And of course the messaging is going to alter in time. It’s not always going to be the same. But at a certain moment you have a certain goal as a company you want to reach a certain level or that next level. And depending on your needs, we will formulate the key messages. And make them consistent in all of your communication.

Saar Dietvorst:
We will also set up the PR actions. What are we going to do and how are we going to do this?

Saar Dietvorst:
Of course the launch of a product, it’s rather easy because it’s a new product. Journalists will listen to you because you have something new to tell of course.

Saar Dietvorst:
The challenge is to get attention again in a few months. What are you going to reach out or what are you going to tell then?

Michael Humblet:
And as a delivery-

Saar Dietvorst:
We can help you with that.

Michael Humblet:
Because now I’m thinking like an executive and I’m thinking, “Okay so what do I get?”

Michael Humblet:
You get the workshop, you get the plan and then you basically do the writing and the materials. So you build like little booklets let’s say. I mean the things Sweet Bride was like five, six pages really nicely explained.

Saar Dietvorst:
So you really know what to expect.

Saar Dietvorst:
Of course in this quarter, this is the action that we are going to do that quarter, that’s the section we’re going to do.

Saar Dietvorst:
But of course they’re also a lot of ad hoc actions. You know? When there’s a certain … when on how to keep, let’s say they’re maybe talking about electric cars? Of course when you’re in working into that business, you should react right away. You cannot wait until the next month.

Saar Dietvorst:
So we also keep an eye on the media all the time in fact, and we try to buzz your company-

Michael Humblet:
So you’re paid to read the newspaper?

Saar Dietvorst:
Yes. We are paid to do that. And to connect-

Michael Humblet:
So you can explain it like that to the kids. It’s always funny when you have to explain what you do to kids.

Michael Humblet:
My kids once thought because I was flying so much that I was a pilot. “No, daddy is something else.” Right?

Saar Dietvorst:
Yeah. Indeed. But that’s also my personal interests are, I really want to know what’s going on in the world and I also know what journalists want to hear.

Saar Dietvorst:
In fact, I wanted to become a journalist. That was the initial idea. It turned out differently and I’m very happy with that, with what I do now. But, yeah, that’s our strength I think as a company that we really understand what they need and what they want.

Saar Dietvorst:
We try to translate your business as a company to bigger public. And of course the journalists, they don’t want to tell your business story. That’s not what they want to tell. They really want to tell their public something interesting.

Michael Humblet:
Yeah.

Saar Dietvorst:
And that’s a translation that we make.

Michael Humblet:
So don’t do the direct approach of trying to sell your stuff straight away?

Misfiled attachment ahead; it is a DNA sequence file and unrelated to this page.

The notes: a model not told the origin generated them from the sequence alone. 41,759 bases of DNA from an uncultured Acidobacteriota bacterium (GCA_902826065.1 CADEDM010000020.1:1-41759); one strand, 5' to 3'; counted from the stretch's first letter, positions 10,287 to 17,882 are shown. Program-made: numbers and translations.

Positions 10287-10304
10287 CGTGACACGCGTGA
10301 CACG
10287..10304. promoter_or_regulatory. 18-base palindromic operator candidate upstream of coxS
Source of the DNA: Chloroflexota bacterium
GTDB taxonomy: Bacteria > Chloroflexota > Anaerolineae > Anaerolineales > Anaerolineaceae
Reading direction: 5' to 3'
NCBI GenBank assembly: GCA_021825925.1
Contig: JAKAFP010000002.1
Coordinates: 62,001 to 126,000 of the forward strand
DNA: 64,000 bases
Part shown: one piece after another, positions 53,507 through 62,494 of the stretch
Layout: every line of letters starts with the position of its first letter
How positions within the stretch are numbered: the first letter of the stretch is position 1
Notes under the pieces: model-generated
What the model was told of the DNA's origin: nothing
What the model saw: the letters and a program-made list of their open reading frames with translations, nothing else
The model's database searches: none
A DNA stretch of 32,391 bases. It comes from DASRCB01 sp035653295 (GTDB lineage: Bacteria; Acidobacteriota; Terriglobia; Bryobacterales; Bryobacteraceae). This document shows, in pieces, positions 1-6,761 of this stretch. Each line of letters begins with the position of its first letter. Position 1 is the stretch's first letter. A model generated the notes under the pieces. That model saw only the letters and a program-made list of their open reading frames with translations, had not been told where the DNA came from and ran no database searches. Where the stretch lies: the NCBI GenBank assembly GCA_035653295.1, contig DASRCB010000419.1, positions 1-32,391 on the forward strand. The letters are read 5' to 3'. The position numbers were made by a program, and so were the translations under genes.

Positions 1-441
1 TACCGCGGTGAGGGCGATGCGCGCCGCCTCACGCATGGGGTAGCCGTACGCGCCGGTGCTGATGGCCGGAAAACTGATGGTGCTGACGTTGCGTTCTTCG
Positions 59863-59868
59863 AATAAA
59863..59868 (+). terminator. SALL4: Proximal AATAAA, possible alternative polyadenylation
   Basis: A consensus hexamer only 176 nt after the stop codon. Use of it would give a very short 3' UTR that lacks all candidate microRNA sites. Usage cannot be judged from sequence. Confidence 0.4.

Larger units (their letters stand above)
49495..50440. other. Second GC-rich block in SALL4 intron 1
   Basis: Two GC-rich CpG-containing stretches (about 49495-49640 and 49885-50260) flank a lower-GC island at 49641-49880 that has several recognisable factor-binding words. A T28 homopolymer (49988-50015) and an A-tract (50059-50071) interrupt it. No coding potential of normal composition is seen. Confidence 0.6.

Saar Dietvorst:
No, don’t-

Michael Humblet:
Make the client put it in a story.

Saar Dietvorst:
I mean, they really don’t want to have the feeling that you use them for your commercial goals or whatever. You have to try to pull it open.

Saar Dietvorst:
And of course you can say then, “Yeah, then why should I do this? Because I really want to talk about my business. It’s the only thing I want to talk about.” On the other hand, if you can talk about your business in general, you will be seen as an authority in what you do. And people will always make the connection to your business.

Saar Dietvorst:
Also, journalists, they will find you. They will know, “Okay, I need info on let’s say a electric cars, or on sharing economy.”

Michael Humblet:
And they’ll ask you-

Saar Dietvorst:
And they will call you-

Michael Humblet:
To have something.

Saar Dietvorst:
Yeah. So that’s-

Michael Humblet:
Actually a very good effect on the radio when they start talking. They always phone the same guys on a topic.

Saar Dietvorst:
Absolutely. Yeah.

Michael Humblet:
Just need to be the guy, or their girl-

Saar Dietvorst:
On their list. You need to be on their list. Yeah.

Michael Humblet:
I never thought about that one. I should scale up.

Michael Humblet:
Now what we do, near the end of our conversation, I always had my big black book. It’s literally black.

Saar Dietvorst:
Okay.

Michael Humblet:
With the tough questions.

Michael Humblet:
So I ask all my guests these questions. So especially when you just told me, they said, “Look, I’m into the newspapers, the media. I need to read all of that.” So how do you focus? How do you bring focus to your day? Because I can imagine the constant flux of news.

Saar Dietvorst:
Well, of course we bring our projects … we know very well what we need to do. There’s a lot of things to do indeed, but we have a management system in a way with all of our products.

Saar Dietvorst:
We have team meeting once every, not every day, but a couple of times a week, in which we set priorities. And often it’s very … it’s about timing. We work in PR, in media. It’s all about timing.

Saar Dietvorst:
So if we … sometimes we can be busy on a project, but then something has been on the news, which can be interesting for one of our other customers. Then that gets priority.

Michael Humblet:
So how do you then say, “No.” That’s always a tough one.